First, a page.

Land Reform

SA and Namibia’s drive for more ‘radical land reform’

Hage Geingob, Namibian president

Namibian President Hage Geingob, also contemplates a more drastic approach to his country’s lingering land question while the issue heats up in South Africa.

If it was by design is unclear, but in the wake of President Jacob Zuma’s latest crusade to solve the land reform quandary by forcing “land expropriation without compensation,” Namibia’s President Geingob has found traction with a similar view.

Namibia, as SA does, face challenges regarding land redistribution, with limited progress, according to Geingob.

Namibia wants to transfer 43%, or 15 million hectares, of its arable agricultural land, to previously disadvantaged blacks by 2020. By the end of 2015 only 27% was redistributed.

A more radical option

To speed the process up, the Geingob government is looking at a more radical option of land expropriation, including expropriation of commercial farms.

The Namibian leader, under pressure from a slowing economy, also revealed plans for a second land conference in September 2017 to discuss, with white farmers owning vast tracts of land, how to best share it with the black majority.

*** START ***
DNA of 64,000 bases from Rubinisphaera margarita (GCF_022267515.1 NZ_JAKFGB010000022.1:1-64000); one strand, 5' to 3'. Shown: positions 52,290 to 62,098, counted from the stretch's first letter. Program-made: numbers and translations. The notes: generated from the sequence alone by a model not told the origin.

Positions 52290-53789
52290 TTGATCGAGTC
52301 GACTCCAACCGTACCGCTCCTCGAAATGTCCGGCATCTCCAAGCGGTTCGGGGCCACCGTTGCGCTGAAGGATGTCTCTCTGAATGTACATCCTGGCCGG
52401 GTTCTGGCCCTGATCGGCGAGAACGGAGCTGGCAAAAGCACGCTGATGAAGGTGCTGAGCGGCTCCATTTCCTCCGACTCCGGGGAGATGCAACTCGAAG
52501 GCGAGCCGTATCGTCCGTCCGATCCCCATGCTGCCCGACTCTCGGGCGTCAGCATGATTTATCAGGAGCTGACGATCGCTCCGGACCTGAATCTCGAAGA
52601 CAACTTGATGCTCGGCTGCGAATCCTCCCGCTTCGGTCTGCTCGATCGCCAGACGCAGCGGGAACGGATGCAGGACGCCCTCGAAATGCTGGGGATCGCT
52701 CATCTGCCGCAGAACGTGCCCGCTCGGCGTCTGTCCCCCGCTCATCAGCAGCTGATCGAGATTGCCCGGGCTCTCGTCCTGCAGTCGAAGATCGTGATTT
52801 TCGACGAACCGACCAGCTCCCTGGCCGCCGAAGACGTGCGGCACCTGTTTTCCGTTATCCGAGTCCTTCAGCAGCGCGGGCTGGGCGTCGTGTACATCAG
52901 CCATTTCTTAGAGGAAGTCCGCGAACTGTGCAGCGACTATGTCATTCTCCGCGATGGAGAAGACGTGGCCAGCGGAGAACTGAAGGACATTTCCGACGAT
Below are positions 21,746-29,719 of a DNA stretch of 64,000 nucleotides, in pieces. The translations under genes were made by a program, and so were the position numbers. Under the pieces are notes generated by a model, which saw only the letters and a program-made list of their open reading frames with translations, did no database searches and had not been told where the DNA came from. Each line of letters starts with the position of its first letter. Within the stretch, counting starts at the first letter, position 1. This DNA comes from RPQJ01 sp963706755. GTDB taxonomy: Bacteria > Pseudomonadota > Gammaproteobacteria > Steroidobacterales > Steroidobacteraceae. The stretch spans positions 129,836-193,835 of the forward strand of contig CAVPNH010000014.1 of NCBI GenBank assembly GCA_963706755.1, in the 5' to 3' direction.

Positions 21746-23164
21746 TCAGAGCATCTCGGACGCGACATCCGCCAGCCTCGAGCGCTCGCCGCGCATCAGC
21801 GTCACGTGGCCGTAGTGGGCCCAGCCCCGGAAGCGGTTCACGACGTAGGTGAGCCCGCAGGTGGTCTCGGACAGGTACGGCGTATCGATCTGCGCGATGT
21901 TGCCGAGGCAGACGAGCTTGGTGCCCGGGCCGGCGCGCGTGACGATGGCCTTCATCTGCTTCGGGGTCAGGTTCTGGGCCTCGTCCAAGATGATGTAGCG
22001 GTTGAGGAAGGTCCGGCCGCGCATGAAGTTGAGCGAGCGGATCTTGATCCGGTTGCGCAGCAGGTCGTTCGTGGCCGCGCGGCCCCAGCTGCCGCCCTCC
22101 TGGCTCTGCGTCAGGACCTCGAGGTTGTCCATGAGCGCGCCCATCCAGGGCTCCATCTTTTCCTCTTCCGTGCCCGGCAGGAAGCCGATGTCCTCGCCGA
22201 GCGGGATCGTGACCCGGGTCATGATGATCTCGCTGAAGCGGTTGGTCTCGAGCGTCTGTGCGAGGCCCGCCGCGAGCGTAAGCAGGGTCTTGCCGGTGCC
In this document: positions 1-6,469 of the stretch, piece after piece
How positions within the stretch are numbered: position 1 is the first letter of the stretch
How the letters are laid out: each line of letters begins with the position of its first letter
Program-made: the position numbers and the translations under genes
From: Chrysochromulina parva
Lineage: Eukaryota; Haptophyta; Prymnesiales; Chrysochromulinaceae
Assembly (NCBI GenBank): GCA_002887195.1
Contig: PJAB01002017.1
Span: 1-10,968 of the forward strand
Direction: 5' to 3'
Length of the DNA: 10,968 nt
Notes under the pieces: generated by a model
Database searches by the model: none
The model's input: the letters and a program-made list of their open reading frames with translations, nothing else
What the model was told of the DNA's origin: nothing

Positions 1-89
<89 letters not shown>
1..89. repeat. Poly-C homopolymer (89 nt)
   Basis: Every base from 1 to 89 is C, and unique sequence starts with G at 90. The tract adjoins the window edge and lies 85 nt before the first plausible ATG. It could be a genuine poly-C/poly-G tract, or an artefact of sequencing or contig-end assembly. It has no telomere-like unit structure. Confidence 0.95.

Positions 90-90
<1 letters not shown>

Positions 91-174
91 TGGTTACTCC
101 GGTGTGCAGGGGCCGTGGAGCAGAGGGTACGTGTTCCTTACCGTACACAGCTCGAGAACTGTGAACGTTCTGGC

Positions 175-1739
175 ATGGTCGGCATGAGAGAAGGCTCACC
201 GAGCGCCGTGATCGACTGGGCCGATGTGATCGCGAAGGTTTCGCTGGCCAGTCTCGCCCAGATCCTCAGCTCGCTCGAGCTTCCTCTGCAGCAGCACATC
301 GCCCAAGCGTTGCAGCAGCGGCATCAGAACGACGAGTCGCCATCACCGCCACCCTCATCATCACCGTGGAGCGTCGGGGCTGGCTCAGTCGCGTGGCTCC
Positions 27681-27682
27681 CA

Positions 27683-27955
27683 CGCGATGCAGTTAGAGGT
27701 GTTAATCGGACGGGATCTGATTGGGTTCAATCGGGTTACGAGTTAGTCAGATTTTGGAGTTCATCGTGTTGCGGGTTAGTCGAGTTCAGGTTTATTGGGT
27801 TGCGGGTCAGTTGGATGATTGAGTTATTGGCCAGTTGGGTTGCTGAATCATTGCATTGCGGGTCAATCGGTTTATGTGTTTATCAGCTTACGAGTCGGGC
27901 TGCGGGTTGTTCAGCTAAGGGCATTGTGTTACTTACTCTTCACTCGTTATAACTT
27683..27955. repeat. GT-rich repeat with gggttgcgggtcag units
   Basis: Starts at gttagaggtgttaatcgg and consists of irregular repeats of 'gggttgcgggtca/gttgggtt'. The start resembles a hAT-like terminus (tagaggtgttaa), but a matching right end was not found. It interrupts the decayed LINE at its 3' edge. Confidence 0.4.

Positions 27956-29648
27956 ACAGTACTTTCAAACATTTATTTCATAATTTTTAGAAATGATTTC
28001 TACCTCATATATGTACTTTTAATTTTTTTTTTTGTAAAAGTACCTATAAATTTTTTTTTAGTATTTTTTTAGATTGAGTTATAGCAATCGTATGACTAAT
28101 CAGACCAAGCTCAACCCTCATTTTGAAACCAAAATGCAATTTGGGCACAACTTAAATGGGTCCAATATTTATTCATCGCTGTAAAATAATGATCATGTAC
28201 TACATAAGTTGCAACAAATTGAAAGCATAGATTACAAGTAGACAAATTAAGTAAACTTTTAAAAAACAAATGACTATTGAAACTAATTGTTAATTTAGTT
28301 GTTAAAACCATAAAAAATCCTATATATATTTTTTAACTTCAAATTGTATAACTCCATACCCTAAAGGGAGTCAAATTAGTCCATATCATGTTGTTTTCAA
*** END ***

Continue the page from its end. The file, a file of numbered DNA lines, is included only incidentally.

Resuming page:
Geingob is also under pressure from factions within the ruling South West Africa People's Organization (SWAPO), to accelerate the land redistribution programme.

Prime Minister Theo-Ben Gurirab explained that current legislation includes two options.  

Until now, "the willing-seller-willing-buyer approach" was followed, but government now concluded that this is cumbersome and ineffective, and not keeping up with the high public demand for agricultural land.

According to Gurirab, more than 240 000 landless Namibians are currently awaiting resettlement. Therefore, government had now decided to enhance land reform by also turning to forced expropriations, against due payment.